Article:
Except in situations where there’s no potential for offending anyone, don’t discuss religion or politics. Almost no one outside your intimate circle is interested in your medical problems or personal misfortunes. Keep cute anecdotes about your family and pets to a minimum; elaborate only with those demonstrably interested, not just being polite. With people you don’t know well, and even those you do, refrain from criticizing anyone. The target of your comments could be a friend or relative! If the conversation wanders into contentious territory, state that you can see strengths and weaknesses on both sides of the issue, and it won’t be resolved today. Ask politely, “Can we agree to disagree?” Then follow up with a question on a safe topic.
Arriving early to an event allows you to meet attendees as they enter, before they connect with others. People tend to congregate near food, and comments about the refreshments also can provide an opening line. If you want to meet someone engaged in a group, stand quietly until there’s a lull in the conversation. Then make a positive comment or ask a question, and introduce yourself. If people are engrossed in their conversation, move on and come back later.
The purpose of attending a business or networking event is to connect with many people. Therefore, don’t stick with one conversation the whole time, even if it’s fascinating. The idea is to engage, make a good impression, and leave them wanting more. Wait for a pause in the conversation, summarize, and say how great it was to meet and talk with them. Offer to exchange business cards and, if you wish, suggest you follow up to continue the discussion another time. Shake hands and move on—but not to an adjacent group, because that can look like you just were bored with the first conversation.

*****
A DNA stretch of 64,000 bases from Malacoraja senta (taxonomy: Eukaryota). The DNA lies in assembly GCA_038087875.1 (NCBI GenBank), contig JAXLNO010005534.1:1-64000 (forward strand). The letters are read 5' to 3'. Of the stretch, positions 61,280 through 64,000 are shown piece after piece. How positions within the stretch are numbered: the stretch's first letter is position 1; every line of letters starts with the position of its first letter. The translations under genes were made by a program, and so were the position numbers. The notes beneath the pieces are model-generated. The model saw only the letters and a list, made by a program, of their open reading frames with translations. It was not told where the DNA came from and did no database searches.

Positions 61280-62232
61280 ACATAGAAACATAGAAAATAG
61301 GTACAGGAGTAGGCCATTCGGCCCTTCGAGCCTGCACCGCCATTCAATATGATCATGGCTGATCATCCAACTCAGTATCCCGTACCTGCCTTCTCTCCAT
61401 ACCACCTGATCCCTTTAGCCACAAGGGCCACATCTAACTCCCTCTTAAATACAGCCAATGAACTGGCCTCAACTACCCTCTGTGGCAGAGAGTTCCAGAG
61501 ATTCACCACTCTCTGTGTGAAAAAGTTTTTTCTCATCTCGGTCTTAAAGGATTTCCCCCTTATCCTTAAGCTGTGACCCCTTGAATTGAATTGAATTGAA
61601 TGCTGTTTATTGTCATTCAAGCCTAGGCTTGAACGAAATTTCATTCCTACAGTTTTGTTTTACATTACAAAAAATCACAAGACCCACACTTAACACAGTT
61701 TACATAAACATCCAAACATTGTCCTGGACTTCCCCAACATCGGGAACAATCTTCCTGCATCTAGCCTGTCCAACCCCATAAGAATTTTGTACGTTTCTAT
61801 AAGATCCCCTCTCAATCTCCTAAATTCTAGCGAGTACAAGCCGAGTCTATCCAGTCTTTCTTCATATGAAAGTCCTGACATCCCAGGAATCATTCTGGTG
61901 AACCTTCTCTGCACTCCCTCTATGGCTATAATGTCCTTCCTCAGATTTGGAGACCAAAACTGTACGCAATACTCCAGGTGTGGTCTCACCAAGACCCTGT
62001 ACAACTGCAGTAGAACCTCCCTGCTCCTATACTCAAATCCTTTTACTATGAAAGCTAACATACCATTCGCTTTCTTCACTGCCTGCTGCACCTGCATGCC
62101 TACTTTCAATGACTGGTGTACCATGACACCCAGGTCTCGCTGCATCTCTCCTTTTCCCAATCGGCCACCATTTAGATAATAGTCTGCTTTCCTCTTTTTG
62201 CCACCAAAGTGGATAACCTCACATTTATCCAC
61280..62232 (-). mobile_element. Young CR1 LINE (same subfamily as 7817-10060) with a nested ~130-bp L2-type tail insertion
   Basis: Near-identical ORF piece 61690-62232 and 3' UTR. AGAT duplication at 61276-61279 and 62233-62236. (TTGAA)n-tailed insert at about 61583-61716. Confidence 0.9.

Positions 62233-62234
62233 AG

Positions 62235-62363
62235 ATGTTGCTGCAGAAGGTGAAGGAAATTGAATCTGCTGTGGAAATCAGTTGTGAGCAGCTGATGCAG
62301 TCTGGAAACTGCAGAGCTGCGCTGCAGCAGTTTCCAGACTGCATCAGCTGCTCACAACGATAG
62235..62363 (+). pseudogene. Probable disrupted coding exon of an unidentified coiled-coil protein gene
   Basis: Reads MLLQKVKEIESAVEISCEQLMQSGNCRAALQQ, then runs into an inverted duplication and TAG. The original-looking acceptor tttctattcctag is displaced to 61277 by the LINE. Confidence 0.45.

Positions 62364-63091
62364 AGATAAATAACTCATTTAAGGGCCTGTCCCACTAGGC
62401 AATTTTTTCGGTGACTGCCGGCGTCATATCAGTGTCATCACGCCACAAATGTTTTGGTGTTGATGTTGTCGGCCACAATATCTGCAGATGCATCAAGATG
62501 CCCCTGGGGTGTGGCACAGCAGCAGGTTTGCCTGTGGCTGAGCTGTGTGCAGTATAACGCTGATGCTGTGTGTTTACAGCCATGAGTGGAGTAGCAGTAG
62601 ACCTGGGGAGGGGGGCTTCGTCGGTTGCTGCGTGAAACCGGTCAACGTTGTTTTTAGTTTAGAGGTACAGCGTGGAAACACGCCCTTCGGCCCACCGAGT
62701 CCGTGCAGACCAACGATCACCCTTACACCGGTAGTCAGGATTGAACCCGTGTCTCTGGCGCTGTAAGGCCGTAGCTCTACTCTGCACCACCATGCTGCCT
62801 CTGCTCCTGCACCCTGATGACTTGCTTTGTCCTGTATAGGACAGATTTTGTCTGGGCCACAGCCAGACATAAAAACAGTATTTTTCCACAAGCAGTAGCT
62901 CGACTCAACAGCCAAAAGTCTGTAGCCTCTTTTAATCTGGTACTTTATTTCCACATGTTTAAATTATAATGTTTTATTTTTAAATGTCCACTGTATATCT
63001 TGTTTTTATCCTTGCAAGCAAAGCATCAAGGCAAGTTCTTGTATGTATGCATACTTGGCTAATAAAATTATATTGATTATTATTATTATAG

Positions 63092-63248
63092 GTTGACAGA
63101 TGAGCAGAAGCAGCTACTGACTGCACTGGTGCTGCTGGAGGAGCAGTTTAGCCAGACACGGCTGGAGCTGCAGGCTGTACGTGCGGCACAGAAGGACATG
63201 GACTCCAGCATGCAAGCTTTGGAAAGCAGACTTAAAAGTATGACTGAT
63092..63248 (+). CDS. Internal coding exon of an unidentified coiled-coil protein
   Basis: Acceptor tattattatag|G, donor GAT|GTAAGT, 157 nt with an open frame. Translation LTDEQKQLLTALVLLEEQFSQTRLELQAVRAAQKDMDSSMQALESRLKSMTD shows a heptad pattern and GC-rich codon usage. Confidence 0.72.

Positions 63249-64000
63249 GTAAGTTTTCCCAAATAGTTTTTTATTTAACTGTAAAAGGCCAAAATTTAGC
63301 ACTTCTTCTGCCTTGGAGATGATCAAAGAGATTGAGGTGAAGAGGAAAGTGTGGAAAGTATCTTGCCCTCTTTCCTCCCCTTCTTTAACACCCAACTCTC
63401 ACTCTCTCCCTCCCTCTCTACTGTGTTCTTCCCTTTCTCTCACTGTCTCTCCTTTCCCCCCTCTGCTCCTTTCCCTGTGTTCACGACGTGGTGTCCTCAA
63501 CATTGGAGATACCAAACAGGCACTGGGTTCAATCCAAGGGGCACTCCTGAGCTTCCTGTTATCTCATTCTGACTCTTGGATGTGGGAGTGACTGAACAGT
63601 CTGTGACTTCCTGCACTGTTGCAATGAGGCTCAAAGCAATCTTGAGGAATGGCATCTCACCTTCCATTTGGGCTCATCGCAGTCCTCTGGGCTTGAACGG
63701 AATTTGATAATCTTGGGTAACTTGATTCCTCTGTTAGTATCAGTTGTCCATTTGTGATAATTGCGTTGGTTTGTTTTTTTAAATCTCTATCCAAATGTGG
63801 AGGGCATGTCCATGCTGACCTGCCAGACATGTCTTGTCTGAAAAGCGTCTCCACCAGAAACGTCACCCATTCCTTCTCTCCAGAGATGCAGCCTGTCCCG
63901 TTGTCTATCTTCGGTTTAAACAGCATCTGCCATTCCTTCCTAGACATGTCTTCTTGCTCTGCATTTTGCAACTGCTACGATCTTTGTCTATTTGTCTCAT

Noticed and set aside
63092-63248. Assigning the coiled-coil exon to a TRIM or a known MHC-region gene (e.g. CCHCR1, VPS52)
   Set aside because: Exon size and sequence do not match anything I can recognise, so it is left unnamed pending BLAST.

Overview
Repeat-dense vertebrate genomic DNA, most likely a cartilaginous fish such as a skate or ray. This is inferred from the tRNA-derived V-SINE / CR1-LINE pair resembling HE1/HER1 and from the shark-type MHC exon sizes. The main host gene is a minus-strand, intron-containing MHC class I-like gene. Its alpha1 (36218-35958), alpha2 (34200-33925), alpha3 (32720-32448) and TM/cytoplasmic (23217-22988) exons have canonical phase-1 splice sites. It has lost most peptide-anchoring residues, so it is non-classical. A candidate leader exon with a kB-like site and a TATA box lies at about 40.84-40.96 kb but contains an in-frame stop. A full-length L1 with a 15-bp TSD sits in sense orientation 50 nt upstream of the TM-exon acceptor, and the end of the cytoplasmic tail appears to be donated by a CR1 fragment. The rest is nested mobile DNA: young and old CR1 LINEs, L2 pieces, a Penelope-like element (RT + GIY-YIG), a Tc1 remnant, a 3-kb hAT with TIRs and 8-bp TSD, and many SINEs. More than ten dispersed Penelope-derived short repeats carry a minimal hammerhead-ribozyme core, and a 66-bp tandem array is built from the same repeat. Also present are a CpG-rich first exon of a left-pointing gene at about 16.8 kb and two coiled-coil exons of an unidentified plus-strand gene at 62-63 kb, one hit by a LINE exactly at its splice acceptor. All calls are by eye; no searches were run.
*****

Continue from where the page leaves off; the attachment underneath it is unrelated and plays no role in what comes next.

Similarly, don’t overstay your welcome. Pay attention to non-verbal cues sent by your conversational partners. If they start to appear restless, wrap up your comments and close, as above. Conversely, if someone is clinging to you despite your efforts to disengage, mention that you need to “use the facilities,” get something to eat or drink, or check in with your colleague who also is attending the function. Excuse yourself and walk purposely to your stated destination. Note: It’s easier to mingle if you stand; it can be awkward to extricate yourself from a conversation with someone sitting near you.
Although you might have an ulterior motive for engaging in small talk, it shouldn’t be foremost in your interaction. Small talk is just the way to begin and build a relationship. People are more likely to do business with those they know, like, and trust. The gift of gab allows you to differentiate yourself, learn something about the other person or business, and establish rapport. It helps turn strangers into acquaintances, and acquaintances into business associates or clients.
Valerie Fontaine is a partner in SeltzerFontaineLLC, a legal search firm based in Los Angeles. The second edition of her book, “The Right Moves: Job Search and Career Development Strategies for Lawyers,” published by NALP., is in its second edition. She can be reached at [email protected] or 310-842-6985.